Whiskey Marinade for Grilled Duck Breasts

Facebooktwittergoogle_plusredditpinterestlinkedintumblr

By Richard Thomas

Grilled Duck Breasts Marinaded in Whiskey

Grilled Duck Breasts Marinaded in Whiskey
(Credit: Richard Thomas)

My wife adores duck, so I’ve been on the lookout for and inventing useful marinades for that particular brand of foul for a few years now. As I cook with whiskey in the same way some people cook with sherry or wine, coming up with an effective whiskey marinade for duck was a priority. After a handful of recipes that produced either failure or decidedly mixed results, I think I have finally hit upon a tasty, whiskey-based concoction.

Since the other main ingredient for this marinade is honey, I think it is important to use a sweet whiskey, like Bourbon or Tennessee whiskey. You could get by with one of the lighter, more floral Scotches, but avoid a substitution with anything overtly earthy or woody.

Ingredients (enough for two half-pound duck breasts)
1/4 cup Bourbon or Tennessee whiskey
1 tbsp honey
1 tbsp minced onion
1 clove of garlic, minced
1 1/2 tsp thyme
1 1/2 tsp rosemary
1/2 tsp salt
1/2 tsp black pepper

Put the whiskey and honey together in a bowl, and stir them until they are thoroughly mixed. If you fail to blend these two ingredients from the very beginning of making the marinade, it won’t happen later on when the honey is almost solid in the refrigerator.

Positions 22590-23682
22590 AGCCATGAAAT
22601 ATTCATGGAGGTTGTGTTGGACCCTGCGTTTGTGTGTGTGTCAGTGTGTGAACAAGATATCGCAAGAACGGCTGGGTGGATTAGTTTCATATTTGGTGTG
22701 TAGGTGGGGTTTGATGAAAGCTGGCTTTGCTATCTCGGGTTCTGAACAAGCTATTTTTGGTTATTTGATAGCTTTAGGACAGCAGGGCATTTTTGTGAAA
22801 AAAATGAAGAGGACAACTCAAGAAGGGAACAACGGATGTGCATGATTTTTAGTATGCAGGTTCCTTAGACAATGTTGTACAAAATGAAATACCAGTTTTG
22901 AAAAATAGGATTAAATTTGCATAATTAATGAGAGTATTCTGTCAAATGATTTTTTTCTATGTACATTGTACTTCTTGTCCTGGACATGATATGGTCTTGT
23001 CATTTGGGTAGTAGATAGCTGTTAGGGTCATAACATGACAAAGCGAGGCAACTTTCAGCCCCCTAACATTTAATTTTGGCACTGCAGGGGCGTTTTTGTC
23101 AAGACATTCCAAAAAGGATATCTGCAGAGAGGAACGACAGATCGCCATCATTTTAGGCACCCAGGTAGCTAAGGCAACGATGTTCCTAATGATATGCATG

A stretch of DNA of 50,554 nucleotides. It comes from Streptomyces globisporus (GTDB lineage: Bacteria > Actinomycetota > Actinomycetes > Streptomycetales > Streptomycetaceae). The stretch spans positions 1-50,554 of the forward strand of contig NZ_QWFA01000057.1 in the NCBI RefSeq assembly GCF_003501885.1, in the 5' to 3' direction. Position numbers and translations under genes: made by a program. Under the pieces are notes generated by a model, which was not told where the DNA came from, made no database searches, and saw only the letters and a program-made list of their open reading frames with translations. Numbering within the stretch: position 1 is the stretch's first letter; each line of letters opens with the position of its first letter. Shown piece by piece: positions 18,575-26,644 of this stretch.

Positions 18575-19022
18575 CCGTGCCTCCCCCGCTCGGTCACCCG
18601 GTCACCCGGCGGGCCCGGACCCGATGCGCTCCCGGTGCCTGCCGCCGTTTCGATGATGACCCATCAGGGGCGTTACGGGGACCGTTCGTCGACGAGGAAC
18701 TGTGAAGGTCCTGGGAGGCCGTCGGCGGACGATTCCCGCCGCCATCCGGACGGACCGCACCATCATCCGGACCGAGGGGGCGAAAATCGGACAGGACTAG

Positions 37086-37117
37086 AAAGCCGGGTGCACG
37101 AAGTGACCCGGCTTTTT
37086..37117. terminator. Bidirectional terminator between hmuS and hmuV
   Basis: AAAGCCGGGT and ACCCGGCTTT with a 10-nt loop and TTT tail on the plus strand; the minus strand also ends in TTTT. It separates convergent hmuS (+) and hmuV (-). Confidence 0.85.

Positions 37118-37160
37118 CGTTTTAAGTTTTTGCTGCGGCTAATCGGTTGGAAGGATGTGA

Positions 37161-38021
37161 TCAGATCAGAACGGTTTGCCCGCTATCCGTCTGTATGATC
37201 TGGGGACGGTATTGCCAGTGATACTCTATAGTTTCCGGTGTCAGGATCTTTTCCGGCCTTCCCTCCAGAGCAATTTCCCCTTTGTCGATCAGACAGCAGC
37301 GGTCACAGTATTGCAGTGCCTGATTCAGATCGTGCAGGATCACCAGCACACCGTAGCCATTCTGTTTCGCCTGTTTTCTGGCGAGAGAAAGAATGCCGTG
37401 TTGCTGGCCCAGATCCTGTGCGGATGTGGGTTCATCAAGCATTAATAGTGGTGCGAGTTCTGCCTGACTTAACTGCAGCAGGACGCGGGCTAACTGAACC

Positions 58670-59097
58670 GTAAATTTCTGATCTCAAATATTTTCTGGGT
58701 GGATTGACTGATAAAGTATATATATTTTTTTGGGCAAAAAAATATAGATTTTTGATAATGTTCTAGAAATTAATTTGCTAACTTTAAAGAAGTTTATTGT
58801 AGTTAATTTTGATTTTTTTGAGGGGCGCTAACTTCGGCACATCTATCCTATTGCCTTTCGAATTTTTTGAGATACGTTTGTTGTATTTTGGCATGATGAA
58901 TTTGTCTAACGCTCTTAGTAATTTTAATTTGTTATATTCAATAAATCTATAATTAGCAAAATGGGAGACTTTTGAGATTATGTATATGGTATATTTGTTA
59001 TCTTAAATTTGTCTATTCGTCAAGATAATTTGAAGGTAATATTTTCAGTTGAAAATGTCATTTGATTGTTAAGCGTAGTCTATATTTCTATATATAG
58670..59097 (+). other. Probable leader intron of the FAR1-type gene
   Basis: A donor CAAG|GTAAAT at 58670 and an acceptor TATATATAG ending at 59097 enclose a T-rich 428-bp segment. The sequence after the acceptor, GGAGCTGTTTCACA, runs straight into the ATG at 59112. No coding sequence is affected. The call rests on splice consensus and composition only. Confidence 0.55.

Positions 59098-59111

Add the other ingredients and stir them in. Place the duck breasts in the marinade with the skins facing up, cover the bowl, and place the bowl in the refrigerator. Allow the duck to soak in the marinade overnight, and then grill them the next day.

Turn the grill or burner up to medium heat, and cook the duck breasts with the skins up for eight to ten minutes. Turn the breasts over, and grill the other side for three or four minutes. Duck skins are thick, tough, and fatty, so most of your actual cooking of the meat is done on the meaty side of the breast. Pull the breasts off the grill, and cut them into thick, chunky slices to serve.

Share :

One comment

  1. At one point in time, Rowan’s Creek was a 12 year old bourbon. However, the cuernrt product, at least going back 1-2 years, has no age statement. IMHO, it is probably a 4 year old bourbon now and not worth the price.

Leave a Reply

Your email address will not be published. Required fields are marked *

*